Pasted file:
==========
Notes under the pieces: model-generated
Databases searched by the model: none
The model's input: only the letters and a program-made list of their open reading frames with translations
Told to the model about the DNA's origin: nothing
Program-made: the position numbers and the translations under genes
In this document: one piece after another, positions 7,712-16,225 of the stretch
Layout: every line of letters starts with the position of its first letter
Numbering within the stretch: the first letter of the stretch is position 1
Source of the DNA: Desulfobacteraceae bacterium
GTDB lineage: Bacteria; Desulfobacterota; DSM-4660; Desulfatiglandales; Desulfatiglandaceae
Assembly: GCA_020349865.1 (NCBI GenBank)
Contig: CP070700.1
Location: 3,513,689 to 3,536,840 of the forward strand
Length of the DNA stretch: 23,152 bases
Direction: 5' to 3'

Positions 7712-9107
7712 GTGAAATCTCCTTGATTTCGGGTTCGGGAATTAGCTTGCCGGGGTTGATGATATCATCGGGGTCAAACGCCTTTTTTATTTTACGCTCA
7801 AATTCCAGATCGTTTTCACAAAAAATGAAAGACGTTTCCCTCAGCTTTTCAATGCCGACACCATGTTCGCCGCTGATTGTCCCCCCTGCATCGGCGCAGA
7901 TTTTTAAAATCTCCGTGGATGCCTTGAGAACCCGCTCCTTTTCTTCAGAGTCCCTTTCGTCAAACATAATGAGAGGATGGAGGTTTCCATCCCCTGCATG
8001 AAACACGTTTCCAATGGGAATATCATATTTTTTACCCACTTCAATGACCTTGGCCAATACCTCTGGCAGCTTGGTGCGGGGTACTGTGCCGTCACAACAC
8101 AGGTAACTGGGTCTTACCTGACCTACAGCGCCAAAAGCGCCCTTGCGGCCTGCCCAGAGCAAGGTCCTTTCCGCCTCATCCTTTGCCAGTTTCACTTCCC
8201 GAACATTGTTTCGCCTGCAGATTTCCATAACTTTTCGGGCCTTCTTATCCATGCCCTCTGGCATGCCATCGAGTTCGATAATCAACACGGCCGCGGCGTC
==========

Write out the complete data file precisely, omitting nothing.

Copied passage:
Notes under the pieces: model-generated
Databases searched by the model: none
The model's input: only the letters and a program-made list of their open reading frames with translations
Told to the model about the DNA's origin: nothing
Program-made: the position numbers and the translations under genes
In this document: one piece after another, positions 7,712-16,225 of the stretch
Layout: every line of letters starts with the position of its first letter
Numbering within the stretch: the first letter of the stretch is position 1
Source of the DNA: Desulfobacteraceae bacterium
GTDB lineage: Bacteria; Desulfobacterota; DSM-4660; Desulfatiglandales; Desulfatiglandaceae
Assembly: GCA_020349865.1 (NCBI GenBank)
Contig: CP070700.1
Location: 3,513,689 to 3,536,840 of the forward strand
Length of the DNA stretch: 23,152 bases
Direction: 5' to 3'

Positions 7712-9107
7712 GTGAAATCTCCTTGATTTCGGGTTCGGGAATTAGCTTGCCGGGGTTGATGATATCATCGGGGTCAAACGCCTTTTTTATTTTACGCTCA
7801 AATTCCAGATCGTTTTCACAAAAAATGAAAGACGTTTCCCTCAGCTTTTCAATGCCGACACCATGTTCGCCGCTGATTGTCCCCCCTGCATCGGCGCAGA
7901 TTTTTAAAATCTCCGTGGATGCCTTGAGAACCCGCTCCTTTTCTTCAGAGTCCCTTTCGTCAAACATAATGAGAGGATGGAGGTTTCCATCCCCTGCATG
8001 AAACACGTTTCCAATGGGAATATCATATTTTTTACCCACTTCAATGACCTTGGCCAATACCTCTGGCAGCTTGGTGCGGGGTACTGTGCCGTCACAACAC
8101 AGGTAACTGGGTCTTACCTGACCTACAGCGCCAAAAGCGCCCTTGCGGCCTGCCCAGAGCAAGGTCCTTTCCGCCTCATCCTTTGCCAGTTTCACTTCCC
8201 GAACATTGTTTCGCCTGCAGATTTCCATAACTTTTCGGGCCTTCTTATCCATGCCCTCTGGCATGCCATCGAGTTCGATAATCAACACGGCCGCGGCGTC